26 May 2012
Today marks the fourth anniversary of this blog, and I wanted to give a warmhearted thank you to the thousands who subscribe, who have commented, and sent me kindness from around the world. Thank you for letting me into your lives, for being patient with me and my finicky, inconsistent entries. Special thanks to the photographers who are the either yin or yang to my prose, especially Alison Scarpulla and Aëla Labbé, whose photographs I believe I've featured here more than any others. If it wasn’t for you, the readers, I’d keep this all in a private diary. I once vowed to never write again, at the age of thirteen (yes, I was a dramatic little thing), and perfectly kept this vow for five years. It is only because of this blog that I began to write again, and now I can’t imagine my life, if I didn’t still write. Thank you for believing in me, for seeing something in me that I don’t always see in myself. I am indebted and grateful and honored, and I hope I have given you something to cherish, as well, even if only a smile. You are worth more than gold.
As for this strange giveaway, yes, well, I don’t know if this even constitutes as "giveaway" or if its desirable, but I thought since I will be on a hiatus from blogging June through August (I will probably squeeze in one more entry before I go), as I vagabond across India, Nepal, Thailand, Cambodia, Laos, and Vietnam, I could send one reader a series of six postcards, one from each country I visit, and perhaps a small souvenir or two. I can’t promise they’ll be most eloquently written, however, postcards are a lost art that need reviving, and it’s wonderful to receive old-fashioned, tangible mail and parcels. So, if you’re interested leave a comment, and I’ll contact the “winner” before I depart in June (very soon). If you don’t have a blog I can contact you through, please leave me your email address or some way I can contact you.
Photo by Alison Scarpulla & Aëla Labbé
18 May 2012
Soothed by the golden trembling of evening light from where the drawn window drapes have parted at the hip in a tender breeze, scooping frozen pillows of raspberry ice cream from grandmother’s parfait glasses, perched precariously on the arm rest of the sofa, one naked foot grazing the berber rug of the darkened den.
Drinking in the philosophy of the sea, waves frothing through the esophagus, I am drunk on milk moonlight, dizzy with the bliss of intoxicating fresh air. Our ancestors gave names to the moon, forgotten. Flower Moon, for the month of May, Strawberry Moon in June, in January, Wolf Moon, Snow Moon for February. How beautiful is it, to crane your neck to the moon and call it by name? Old friend.
P.S. A list of full moon names and their meanings, for all months, can be found here.
P.P.S. If you missed it earlier, please read the previous post here, and consider supporting the Summer of Freedom campaign to help end human trafficking and slavery.
Photos by Elliot Michael Fairhurst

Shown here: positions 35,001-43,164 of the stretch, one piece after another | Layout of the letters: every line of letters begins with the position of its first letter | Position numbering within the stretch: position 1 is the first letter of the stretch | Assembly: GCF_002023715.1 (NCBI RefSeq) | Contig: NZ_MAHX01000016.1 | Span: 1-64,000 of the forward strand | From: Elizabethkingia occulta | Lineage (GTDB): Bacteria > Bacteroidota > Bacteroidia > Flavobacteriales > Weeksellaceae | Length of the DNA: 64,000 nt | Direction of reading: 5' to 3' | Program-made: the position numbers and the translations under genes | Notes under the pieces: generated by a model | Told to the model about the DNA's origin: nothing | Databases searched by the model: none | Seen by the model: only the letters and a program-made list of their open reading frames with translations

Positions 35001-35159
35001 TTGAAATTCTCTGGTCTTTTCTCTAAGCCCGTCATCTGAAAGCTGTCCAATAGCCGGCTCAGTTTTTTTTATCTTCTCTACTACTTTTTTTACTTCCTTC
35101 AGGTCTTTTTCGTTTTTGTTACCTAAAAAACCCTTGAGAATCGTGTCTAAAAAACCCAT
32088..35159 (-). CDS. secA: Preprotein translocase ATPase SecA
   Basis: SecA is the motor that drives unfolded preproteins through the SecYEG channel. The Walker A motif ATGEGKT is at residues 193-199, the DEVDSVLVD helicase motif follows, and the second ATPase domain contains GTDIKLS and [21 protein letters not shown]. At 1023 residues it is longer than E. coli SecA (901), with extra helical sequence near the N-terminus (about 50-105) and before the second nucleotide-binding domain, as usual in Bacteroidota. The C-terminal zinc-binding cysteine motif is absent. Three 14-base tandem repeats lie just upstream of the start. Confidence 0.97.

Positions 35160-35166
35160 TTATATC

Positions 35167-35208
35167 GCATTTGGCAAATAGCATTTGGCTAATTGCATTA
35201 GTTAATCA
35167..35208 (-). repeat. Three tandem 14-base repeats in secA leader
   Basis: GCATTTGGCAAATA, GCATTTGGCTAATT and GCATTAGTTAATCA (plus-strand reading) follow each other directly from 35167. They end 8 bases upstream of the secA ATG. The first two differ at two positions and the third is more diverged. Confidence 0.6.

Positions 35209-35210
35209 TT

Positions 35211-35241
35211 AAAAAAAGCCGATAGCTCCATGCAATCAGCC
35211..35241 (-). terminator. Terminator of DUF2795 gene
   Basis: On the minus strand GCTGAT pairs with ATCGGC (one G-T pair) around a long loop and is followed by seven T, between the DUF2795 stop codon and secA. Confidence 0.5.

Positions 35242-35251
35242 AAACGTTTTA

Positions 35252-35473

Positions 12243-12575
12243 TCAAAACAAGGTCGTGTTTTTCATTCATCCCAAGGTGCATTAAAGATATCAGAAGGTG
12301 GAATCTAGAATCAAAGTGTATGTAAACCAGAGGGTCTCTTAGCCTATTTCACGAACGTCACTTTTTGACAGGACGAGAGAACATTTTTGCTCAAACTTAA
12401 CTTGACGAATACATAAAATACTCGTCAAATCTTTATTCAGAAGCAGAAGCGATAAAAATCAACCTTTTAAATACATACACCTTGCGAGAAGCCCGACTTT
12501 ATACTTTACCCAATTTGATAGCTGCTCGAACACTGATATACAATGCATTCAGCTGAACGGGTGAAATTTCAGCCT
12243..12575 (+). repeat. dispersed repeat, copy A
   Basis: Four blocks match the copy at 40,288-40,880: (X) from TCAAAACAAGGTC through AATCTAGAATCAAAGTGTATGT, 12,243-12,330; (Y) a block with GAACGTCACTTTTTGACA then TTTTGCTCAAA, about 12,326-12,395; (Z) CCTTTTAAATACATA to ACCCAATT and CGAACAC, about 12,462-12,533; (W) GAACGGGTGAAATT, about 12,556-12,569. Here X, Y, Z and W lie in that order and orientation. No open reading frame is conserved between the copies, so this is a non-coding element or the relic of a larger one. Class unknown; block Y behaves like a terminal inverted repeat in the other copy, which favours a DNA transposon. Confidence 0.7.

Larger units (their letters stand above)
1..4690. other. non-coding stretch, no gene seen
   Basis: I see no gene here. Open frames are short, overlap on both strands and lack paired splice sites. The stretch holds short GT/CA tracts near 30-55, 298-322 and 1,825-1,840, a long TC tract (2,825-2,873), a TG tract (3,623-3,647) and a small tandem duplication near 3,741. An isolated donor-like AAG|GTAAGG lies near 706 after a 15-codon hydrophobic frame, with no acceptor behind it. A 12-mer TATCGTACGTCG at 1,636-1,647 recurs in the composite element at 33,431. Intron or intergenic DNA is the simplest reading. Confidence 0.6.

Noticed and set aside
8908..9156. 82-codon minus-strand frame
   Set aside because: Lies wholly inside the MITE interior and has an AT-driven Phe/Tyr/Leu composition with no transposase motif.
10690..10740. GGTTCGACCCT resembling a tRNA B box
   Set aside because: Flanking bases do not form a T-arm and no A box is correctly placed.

04 May 2012
I am a child of summer, I believe freedom has been in my bones from birth, and it’s lovingly woven into my prose you read on my blog. My freedom is a beautiful gift though, something precious that the estimated 27,000,000 slaves in the world don’t have the joys of possessing. This summer, it is my wish to celebrate freedom, and fight for the freedom of the enslaved, by raising $10,000 for International Justice Mission (IJM) by my 22nd birthday, on August 27th, through my fundraising campaign.
In our evolving world, generosity has decreased, philanthropy has declined. If we can love freely, and live freely, then let us give freely. Let us be a revolution of radical generosity, a generation to be remembered, good and kindred spirits banded together against those who treat humans like unfeeling objects, who rape and abuse and bully, and sell people like a commodity. We must show them that we will not tolerate this, and if we do nothing, we let them win.
Do not think of those enslaved as strangers in a far away land. Slavery is in effect all around the world, and these are our brothers and sisters in humanity, people who desire and deserve the human right to be free like us, people who could be us. Sacrificing the equivalent of a cup of coffee, could help keep a little girl from being repeatedly raped as a slave. Donating what it costs to buy a magazine from the newsstands, could help free an entire family from abuse and endless labor in a brick kiln. Envision a new generosity, not of a practical nature, but of radical compassion. Never of guilt or persuasion, but of overflowing love, a reflex of our hearts, freed from selfish excuses.
I’m calling this the Summer of Freedom. It will see me through travels and adventures in India, Nepal, Thailand, Laos, and Vietnam, and it is my hope that it will see further justice for the enslaved. You can donate to my fundraising campaign here, as well as, read more about IJM and watch a video. And if you all could please spare a bit of your blog space, dedicate a Facebook status, a Twitter update, etc, to spread the word that would be wonderful, as well. I can't do this without you. In the well-spoken words of Margaret Mead, "Never underestimate the power of a small group of committed people to change the world. In fact, it is the only thing that ever has." Let victory be ours!
P.S. Feel free to comment if you donate or spread the word, I would love to thank you with every fiber of my being, and if I could, I’d give you a good old bear hug to express my appreciation. May you be blessed.
Photos by Elliot Michael Fairhurst and Sundry Sullen